This essay is from Alexander DeLarge
Published on June 12, 2001
The Phantom Edit -
An Edit Too Far
In 1999, the first episode of the Star Wars saga (chronologically speaking, at least) was released. Star Wars : Episode I - The Phantom Menace disappointed many fans, who were expecting the new instalment to be different in tone. Personally speaking, I was able to enjoy The Phantom Menace thoroughly, and although I did have some problems with the movie, they were no greater problems than the ones present in the original trilogy (which IS very flawed, once you look at it without your childhood-memory influenced eyes). Numbers of incredibly childish websites sprung around the internet, most of them devoted to the death of CGI-created Jar Jar Binks and to bash Jake Lloyd's performance as Anakin Skywalker.
But recently, one fan took it a bit too far. He/she re-edited the movie, cutting almost 20 minutes of material, and the internet community is applauding his effort. Even George Lucas behaved graciously when he heard of the re-edit, claiming he has heard it is very good and he would like to see it. Lucasfilm is not pursuing this fan, and quite frankly I feel he's getting away with it. And that worries me. This is not "cute". You're messing with an artist's vision. And no matter whether if you liked it or not, George Lucas IS an artist and he has a vision. And this Phantom Editor decided to undermine this vision.
I find it alarming to see how when a big studio re-cuts a movie to pieces to fulfil his expectations (see Blade Runner, for example), fanboys shout in disgust. But when a fanboy does the same thing, he is applauded and cheered, because "he's sticking it to the man". And sure, nobody thinks The Phantom Edit will pose a real threat to The Phantom Menace's video sales, or anything. And I realize this Phantom Editor actually cares about Star Wars, in his own, weird, disturbing way. Furthermore, I know that he is not making any profit from it. What I'm saying is, it doesn't matter. You are still messing with the artistic integrity of a person's work. And I am very much against that.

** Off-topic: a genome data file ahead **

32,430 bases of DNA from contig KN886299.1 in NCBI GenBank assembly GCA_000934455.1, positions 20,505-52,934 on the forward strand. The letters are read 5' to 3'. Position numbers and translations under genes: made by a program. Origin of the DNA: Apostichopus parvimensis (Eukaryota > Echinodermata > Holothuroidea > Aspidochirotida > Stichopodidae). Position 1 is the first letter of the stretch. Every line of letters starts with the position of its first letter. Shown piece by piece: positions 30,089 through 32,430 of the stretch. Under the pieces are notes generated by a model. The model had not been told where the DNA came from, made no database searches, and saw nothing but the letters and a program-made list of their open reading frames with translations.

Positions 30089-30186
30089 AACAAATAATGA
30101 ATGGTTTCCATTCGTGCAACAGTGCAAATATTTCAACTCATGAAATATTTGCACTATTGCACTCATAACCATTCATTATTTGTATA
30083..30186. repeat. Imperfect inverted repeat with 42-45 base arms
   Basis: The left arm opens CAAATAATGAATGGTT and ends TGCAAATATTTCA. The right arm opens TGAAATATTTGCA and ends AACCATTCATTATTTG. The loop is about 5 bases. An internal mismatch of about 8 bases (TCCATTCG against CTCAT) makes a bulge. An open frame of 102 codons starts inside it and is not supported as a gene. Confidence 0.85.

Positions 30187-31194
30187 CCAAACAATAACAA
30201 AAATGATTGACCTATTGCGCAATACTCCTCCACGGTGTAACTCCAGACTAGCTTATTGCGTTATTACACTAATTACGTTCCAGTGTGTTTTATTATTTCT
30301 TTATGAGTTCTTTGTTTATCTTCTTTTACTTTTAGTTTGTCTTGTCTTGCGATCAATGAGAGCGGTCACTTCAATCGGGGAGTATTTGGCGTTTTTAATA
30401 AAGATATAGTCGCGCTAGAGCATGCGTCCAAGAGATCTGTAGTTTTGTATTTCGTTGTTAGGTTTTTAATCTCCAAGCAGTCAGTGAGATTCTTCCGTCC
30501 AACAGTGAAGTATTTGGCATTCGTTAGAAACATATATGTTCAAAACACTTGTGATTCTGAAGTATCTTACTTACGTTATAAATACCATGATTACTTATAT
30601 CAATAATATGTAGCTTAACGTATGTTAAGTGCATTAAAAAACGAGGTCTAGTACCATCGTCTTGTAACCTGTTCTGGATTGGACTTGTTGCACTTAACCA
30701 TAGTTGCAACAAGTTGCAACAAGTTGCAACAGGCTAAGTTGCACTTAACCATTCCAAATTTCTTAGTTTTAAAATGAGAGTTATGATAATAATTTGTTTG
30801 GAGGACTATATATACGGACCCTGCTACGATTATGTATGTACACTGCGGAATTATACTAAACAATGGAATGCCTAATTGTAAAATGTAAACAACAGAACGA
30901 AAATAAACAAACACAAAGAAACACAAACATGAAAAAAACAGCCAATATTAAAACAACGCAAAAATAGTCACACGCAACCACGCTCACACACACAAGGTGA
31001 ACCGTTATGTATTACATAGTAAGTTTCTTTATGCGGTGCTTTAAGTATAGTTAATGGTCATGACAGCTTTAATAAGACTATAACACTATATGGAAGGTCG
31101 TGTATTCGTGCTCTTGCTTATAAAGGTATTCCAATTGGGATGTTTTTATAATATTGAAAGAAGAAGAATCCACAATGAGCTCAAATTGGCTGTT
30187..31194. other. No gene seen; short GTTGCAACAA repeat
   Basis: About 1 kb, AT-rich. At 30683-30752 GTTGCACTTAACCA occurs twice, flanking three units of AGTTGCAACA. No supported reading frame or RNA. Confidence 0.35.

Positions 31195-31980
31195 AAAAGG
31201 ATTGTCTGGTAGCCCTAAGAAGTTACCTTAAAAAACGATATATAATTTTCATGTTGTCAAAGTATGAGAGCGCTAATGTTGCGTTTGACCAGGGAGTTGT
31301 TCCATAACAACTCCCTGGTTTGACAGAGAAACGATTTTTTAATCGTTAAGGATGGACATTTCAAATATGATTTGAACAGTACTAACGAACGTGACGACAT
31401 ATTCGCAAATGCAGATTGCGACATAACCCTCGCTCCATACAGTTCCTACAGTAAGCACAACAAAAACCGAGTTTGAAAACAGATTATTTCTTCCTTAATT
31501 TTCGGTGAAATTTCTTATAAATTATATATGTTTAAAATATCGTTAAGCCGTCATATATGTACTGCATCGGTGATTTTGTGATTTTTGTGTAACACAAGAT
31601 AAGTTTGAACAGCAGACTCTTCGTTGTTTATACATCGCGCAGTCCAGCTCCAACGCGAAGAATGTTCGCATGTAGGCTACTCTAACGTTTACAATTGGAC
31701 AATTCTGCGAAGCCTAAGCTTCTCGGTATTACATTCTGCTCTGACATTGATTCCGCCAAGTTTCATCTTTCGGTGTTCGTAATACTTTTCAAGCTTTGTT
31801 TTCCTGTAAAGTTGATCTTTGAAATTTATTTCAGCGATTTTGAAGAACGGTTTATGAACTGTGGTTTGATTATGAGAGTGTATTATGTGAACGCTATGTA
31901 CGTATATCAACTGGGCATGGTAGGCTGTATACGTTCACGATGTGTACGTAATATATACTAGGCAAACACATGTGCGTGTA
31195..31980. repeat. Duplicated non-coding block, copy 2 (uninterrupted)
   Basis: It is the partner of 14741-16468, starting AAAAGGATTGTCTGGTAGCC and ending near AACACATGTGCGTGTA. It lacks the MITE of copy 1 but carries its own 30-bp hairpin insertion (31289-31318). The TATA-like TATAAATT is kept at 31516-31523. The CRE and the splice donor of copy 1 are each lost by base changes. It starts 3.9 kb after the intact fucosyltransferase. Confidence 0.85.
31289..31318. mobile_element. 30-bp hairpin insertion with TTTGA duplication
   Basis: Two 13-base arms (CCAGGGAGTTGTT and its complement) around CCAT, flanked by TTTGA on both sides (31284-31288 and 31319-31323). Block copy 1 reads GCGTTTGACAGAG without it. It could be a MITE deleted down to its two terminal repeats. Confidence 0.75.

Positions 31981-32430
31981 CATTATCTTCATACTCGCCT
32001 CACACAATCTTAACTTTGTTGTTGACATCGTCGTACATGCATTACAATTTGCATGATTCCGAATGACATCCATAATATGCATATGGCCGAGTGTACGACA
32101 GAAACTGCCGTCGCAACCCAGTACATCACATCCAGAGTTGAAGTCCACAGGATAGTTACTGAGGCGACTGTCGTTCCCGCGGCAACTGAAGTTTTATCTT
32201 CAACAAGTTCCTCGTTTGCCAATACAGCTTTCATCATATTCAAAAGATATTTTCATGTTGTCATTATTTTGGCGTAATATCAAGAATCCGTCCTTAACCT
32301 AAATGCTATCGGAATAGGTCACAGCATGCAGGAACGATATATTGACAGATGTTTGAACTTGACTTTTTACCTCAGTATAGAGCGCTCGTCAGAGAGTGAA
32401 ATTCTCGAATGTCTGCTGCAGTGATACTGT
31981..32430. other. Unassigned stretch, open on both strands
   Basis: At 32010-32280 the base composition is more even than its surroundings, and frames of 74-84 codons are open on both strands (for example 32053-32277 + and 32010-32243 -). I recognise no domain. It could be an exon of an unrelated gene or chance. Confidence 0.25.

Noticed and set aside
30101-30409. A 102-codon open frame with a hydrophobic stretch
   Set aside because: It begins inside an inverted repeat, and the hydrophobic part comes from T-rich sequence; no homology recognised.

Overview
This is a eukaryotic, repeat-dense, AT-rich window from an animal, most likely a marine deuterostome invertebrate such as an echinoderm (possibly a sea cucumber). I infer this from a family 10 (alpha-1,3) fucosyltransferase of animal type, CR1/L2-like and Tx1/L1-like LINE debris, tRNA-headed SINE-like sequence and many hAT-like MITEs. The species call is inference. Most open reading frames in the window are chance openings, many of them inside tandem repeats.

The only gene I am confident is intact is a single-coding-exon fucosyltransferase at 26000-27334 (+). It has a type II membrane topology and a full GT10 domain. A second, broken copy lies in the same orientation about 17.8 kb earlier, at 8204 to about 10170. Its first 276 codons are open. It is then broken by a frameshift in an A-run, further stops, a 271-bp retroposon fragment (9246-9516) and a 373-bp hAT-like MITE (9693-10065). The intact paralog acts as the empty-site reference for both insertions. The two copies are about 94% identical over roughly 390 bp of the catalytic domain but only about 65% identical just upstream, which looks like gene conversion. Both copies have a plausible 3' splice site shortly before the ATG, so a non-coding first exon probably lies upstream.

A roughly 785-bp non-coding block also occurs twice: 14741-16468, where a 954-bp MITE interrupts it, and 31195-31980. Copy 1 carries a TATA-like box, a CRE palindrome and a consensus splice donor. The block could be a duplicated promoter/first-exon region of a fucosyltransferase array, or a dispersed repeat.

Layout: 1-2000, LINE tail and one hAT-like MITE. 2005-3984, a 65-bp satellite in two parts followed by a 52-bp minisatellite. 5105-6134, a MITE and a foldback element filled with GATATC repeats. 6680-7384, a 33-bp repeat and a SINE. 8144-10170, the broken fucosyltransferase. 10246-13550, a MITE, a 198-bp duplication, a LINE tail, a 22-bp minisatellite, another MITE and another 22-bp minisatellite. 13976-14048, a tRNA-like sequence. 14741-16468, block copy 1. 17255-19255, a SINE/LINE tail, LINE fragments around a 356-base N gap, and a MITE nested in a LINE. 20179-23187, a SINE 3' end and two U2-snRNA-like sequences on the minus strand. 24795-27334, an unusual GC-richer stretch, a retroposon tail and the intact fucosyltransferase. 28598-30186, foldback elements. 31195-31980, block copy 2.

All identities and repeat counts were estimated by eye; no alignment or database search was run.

I think all the Phantom Editor wants is to please himself and the average fanboy. Well let me tell you about the average fanboy. The average fanboy is a selfish creature, actually dumb enough not to realize that when the trailers for Episode I said "Every generation has a legend" Lucas wasn't talking about our generation. Lucas was talking about the kids. And the kids got the message. We grew up with Star Wars, and now, the younger generation is growing up with the new Star Wars too. The fact that it is made for kids does not make The Phantom Menace a movie that is to be exclusively enjoyed by kids. Episode I has many levels, and I, being older when I saw it, could still enjoy it, because I like Star Wars for what it is, not for what my childhood memory of it was.
As long as you keep watching Episode I and comparing it, not to what the original trilogy actually was, but to what the original trilogy MEANT for you when you saw it as a child, then Episode I will disappoint you. The thing is, I consider myself lucky. I grew up with the original trilogy, and I am also growing up with Episode I, because I am giving it a chance. Episode I is Star Wars. The Star Wars "magic" is the magic you bring with you. And this Phantom Editor is hacking Lucas' movie because he didn't bring his "magic" with him when he went into the theatre to see The Phantom Menace. Hence the edit. Hence the mutilation of Lucas' vision.
But look how quickly have you turned your back on Lucas because he didn't please you.
Keep in mind that you are messing with the vision of a truly gifted artist. It might not be an artist you respect anymore, but he is STILL an artist, and as an aspiring filmmaker, I know I wouldn't want my movies to be re-edited, by a studio or by a fan with too much time and not enough respect. Keep in mind Lucas wants you as his fan. Lucas tries to please you as a fan. But he does not need you as a fan. You have forgotten what the man did for you, and still does for millions of people worldwide. If this was A New Hope, or The Empire Strikes Back being re-edited, the Phantom Editor's head would be on a stick. But since it's the movie you don't like that was edited, you allow the artist to be screwed.
How quickly have you turned into the Empire, my friends.
What do you think. Is Alexander right? Did the fanboys miss the point of Episode I? Email us and let us know what you think.